But the members of the european parliament’s agriculture committee did not want to vote on the issue for the time being: they postponed the originally planned vote until the fall. In addition, there are still unanswered questions.
"I am delighted with this agreement, which gives the common agricultural policy a new direction," said EU agriculture commissioner dacian ciolos. "We take society’s expectations into account strongly." The reform will reduce the gross disparities in payments to farmers.
A lot of money is at stake in european agricultural policy: almost 40 percent of the 130 billion euro EU budget for the current year is currently reserved for agriculture. Nearly three-quarters of european farm money goes directly to the 13.7 million full-time farmers. The remainder of the work was carried out in the demand programs for the rural area.
One of the key elements of the reform is more environmental protection in agriculture. For example, starting in 2015, five percent of agricultural land should be left more intensively to nature, for example as fallow land or grass strips. This is intended to create refuge for wildlife and provide space for biodiversity. Meadows and pastures are to be preserved, farmers are to provide variety for the plants in the fields.
Three percent of the payments that farmers receive directly from brussels pots will in future only be paid to them if they farm in a more environmentally friendly way. This has long been decided. Including additional penalty cuts, farmers face losses of up to 37.5 percent of their direct payments. Environmental groups do not think this goes far enough: "the numerous and creative exceptions" threaten to undermine the good intentions, commented the environmental organization WWF. The organic farmers’ association bioland also called for better environmental protection.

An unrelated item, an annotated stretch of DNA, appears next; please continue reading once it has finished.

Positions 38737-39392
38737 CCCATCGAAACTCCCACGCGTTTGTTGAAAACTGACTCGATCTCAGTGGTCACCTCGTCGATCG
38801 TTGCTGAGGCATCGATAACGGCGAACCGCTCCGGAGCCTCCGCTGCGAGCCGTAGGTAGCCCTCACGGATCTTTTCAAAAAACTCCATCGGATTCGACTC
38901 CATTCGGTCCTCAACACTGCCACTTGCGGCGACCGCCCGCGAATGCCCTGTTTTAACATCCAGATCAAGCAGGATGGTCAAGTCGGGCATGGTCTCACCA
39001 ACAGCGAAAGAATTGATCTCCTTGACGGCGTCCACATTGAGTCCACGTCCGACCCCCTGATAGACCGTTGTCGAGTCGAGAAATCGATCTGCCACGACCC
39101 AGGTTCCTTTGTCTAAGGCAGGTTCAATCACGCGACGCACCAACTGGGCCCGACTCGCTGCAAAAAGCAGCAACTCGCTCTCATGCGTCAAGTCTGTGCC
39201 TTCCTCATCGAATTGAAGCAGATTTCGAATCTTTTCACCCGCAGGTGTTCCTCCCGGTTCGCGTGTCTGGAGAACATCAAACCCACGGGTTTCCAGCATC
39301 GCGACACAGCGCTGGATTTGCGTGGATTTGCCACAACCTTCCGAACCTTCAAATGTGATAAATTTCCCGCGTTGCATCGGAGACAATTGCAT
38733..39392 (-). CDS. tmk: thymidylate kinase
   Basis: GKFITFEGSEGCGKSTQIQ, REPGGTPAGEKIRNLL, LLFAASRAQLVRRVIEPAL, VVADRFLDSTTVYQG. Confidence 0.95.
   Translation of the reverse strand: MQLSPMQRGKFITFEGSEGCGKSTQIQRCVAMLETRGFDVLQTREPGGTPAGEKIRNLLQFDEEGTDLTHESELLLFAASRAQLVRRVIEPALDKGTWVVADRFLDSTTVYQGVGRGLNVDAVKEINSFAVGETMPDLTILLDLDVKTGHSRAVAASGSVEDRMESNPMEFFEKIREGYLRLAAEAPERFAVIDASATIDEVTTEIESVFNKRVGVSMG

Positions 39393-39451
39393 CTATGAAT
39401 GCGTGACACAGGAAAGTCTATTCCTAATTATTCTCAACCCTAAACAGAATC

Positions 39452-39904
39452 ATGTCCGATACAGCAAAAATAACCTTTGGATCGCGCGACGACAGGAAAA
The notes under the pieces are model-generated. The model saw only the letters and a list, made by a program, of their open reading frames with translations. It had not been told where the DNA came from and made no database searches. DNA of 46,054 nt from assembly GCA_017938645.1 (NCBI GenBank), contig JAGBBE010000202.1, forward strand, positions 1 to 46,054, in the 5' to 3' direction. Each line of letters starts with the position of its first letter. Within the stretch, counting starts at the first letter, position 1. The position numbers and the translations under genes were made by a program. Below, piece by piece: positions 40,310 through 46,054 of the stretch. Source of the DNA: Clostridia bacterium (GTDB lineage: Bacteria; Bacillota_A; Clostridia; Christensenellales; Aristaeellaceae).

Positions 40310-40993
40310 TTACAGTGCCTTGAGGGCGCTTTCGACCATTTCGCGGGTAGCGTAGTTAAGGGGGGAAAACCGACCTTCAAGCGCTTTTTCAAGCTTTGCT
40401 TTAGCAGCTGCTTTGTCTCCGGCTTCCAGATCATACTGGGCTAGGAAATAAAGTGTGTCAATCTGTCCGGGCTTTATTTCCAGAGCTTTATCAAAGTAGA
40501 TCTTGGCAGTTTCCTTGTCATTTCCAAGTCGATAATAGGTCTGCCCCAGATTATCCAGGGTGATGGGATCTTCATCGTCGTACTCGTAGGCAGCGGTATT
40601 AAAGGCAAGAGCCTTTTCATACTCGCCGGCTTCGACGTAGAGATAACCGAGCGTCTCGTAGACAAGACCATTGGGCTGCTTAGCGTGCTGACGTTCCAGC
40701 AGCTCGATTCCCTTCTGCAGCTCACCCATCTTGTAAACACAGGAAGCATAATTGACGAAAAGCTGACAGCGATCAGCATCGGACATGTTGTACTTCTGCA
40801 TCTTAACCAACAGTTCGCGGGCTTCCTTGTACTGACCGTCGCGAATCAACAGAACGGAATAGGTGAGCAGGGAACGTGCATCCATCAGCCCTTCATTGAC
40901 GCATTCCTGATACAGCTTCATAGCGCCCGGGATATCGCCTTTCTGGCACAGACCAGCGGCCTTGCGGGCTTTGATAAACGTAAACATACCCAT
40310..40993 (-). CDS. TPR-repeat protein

Joy in the subcontracting industry triggered the decision to phase out the sugar quota at the end of september 2017. "The sugar quota no longer fits the times. It led to an acute sugar shortage in recent years, with an extreme increase in the price of sugar in the EU," commented karsten daum, spokesman for the sugar user information center.
To give farmers more weight in price negotiations with intermediaries, EU wants stronger producer associations. Germany views such interventions in the market with skepticism, just as it does the purchase of cars at falling prices. At the night-time negotiations of the EU agriculture ministers in luxembourg, which preceded the compromise on wednesday, german agriculture minister ilse aigner (CSU) gave in at the end – to make a compromise possible.
German chancellor angela merkel (CDU) also spoke out against market intervention at the farmers’ day in berlin on wednesday. Farmers’ president joachim rukwied warned: "we are in danger of saying goodbye to a forward-looking and, above all, common agricultural policy that sets a relatively equal framework for all farmers in europe."
Open questions remained on wednesday, concerning the redistribution of demand funds. The states can demand stronger small courts, but this is not obligatory. However, there was no agreement on demand cuts for large-scale operations. This question, like the allocation of funds for rural development, is linked to the negotiations between the EU states and the european parliament on the financial framework up to 2020. But with these difficult languages, there is currently a standstill. The environmental organization friends of the earth feared advantages for industrial coarse farms, the working group of peasant farmers also demanded stronger reallocations.
"The final vote will only be possible when we know the legislative texts," said de castro. The pending agreement between the european parliament and the eu states on the eu financial framework up to 2020 also has to be finalized first. But he assured: "we have reached a political agreement".